Listening to echoed ramblings of Kurt as a teen is endearing and disconcerting, although, it’s hard to feel wholeheartedly voyeuristic considering one of the executive producer’s being the twenty two year old Frances Bean Cobain (by all accounts, a passionate artist herself determined to present a more accurate depiction of St Cobain to his worshippers).
One of Cobain’s several audio recordings describe him joining a gang who routinely stole drugs from a disabled girl. His frank confessional goes on to cite the girl as an early (perhaps first) sexual experience, and as he tells his story it’s hard not to feel uncomfortable as he unflinchingly casts himself as a pathetic whiny teen whose attempt to make sense of his warped 8mm film life is futile. A lackluster attempt at death on a railway track is thwarted by sheer chance than a last minute refusal to die. This is a horror movie. Didn’t you know?
A chilling moment comes with a choir who sing the nonsense lyrics of ‘Smells Like Teen Spirit,’ the voices juxtaposed with a swirling montage of blooper reel from the music video. Given the carmine and flickering flame tint of images, it would be naïve to ignore the perhaps overstated portentous thematic embellishment. Thankfully, lines from Dante’s Inferno don’t streak across the camera, but the view is littered with so much code posing as detritus that literal descriptions of hellish descent might have been displayed. Such is the intensity of the visual and aural attack. Again, this is Morgan’s successful attempt at splicing us into Kurt’s head, or at least the Kurt he’s gleaned from private materials.
There are some moments of relief. The courtship of Courtney Love, the arrival of daughter Frances; the many moments where the threesome play in front of the video camera. The entirety of the cinema laughed out loud when Kurt and Courtney openly mocked the tabloid versions of themselves. A commune in the dark of the future gleaning perverse pleasure from a double act of the past. A Punch and Judy show of gross caricature and knowing wit. Ever thought you’d see Kurt film Courtney as he kisses her passionately? In a pre-internet age? Never.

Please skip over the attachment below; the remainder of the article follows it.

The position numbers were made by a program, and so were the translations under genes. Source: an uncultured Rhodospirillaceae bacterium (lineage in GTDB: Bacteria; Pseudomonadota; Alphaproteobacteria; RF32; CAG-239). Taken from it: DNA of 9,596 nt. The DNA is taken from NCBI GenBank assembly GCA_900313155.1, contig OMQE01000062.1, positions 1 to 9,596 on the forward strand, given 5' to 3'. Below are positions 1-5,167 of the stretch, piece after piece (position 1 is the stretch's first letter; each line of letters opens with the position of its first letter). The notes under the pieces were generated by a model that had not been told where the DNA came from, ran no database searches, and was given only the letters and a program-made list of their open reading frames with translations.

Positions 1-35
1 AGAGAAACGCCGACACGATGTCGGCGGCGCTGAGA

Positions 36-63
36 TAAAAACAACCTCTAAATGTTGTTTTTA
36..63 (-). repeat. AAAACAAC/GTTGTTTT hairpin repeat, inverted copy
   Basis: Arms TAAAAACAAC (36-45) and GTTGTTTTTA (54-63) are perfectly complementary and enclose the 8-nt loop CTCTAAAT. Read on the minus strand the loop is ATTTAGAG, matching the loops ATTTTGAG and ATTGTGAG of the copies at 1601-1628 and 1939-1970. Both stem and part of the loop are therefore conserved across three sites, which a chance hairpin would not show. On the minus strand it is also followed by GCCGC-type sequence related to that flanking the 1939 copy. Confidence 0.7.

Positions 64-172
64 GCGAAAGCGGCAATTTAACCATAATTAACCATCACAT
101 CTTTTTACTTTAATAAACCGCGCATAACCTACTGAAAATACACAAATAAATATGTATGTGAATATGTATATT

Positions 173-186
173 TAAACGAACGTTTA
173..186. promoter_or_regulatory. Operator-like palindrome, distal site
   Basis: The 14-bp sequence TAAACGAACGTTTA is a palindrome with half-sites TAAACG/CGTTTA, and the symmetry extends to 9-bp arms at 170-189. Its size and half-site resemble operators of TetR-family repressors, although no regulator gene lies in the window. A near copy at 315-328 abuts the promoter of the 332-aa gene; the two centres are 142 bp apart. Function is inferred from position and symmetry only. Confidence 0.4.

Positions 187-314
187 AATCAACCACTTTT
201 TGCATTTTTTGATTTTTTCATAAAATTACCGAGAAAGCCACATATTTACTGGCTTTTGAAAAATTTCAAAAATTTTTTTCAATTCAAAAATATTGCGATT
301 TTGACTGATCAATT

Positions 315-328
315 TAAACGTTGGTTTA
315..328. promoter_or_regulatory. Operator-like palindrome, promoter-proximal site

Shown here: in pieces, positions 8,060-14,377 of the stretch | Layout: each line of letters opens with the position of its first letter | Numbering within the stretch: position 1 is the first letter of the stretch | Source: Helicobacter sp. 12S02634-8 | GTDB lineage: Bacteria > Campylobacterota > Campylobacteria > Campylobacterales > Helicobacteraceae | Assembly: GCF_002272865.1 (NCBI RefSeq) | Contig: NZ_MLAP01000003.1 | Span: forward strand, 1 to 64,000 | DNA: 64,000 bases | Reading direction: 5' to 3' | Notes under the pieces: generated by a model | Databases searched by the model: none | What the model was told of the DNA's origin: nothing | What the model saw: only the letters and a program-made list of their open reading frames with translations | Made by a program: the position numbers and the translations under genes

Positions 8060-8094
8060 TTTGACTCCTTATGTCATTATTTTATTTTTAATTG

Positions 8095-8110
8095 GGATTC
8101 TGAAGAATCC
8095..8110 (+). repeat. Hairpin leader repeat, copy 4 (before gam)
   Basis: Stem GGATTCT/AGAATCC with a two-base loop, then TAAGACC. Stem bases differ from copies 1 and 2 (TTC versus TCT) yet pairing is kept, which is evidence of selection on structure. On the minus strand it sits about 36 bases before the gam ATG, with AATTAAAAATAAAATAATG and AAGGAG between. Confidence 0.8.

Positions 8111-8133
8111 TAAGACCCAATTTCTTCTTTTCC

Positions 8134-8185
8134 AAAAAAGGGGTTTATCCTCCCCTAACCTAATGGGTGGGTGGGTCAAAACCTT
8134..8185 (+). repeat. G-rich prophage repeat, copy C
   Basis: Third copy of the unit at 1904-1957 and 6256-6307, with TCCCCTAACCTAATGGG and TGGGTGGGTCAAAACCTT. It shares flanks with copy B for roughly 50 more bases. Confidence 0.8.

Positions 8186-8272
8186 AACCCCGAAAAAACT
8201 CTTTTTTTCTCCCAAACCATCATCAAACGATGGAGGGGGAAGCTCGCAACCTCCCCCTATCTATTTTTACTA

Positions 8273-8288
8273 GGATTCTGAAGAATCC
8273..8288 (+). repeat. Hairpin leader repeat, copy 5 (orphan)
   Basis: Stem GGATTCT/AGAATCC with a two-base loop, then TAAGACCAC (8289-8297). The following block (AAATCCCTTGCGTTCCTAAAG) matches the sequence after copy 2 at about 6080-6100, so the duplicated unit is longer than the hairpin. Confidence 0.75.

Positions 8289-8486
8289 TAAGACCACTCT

For twenty somethings, for those about to hit forty, this film’s attentive character study will inform your perception of Kurt Cobain’s inner workings like never before. One of the most important contributors of latter twentieth century pop culture is at last afforded a certain prize, a present previously monopolised by Michael Jackson’s mythology: he is a boy who thought he could heal the wounds of childhood sadness by singing songs other people felt compelled to embrace as their own. Even in the film’s final moments, where camera footage explicitly chronicles the weight-loss and bad skin, it’s impossible to see his ghoulish features as a real person. You only see the boy beneath, the wide-eyed full of energy kid, always keen to play up to his friend the camera, a device he would learn wasn’t his friend at all. At least that’s what this latest remix of his personality tells us.
Like ‘In Utero’ before it, Cobain: Montage of Heck is essential viewing, a tour de force designed to linger in the mind; like the favorite dish you’d want your parents to make, regardless of the time, be it day or night.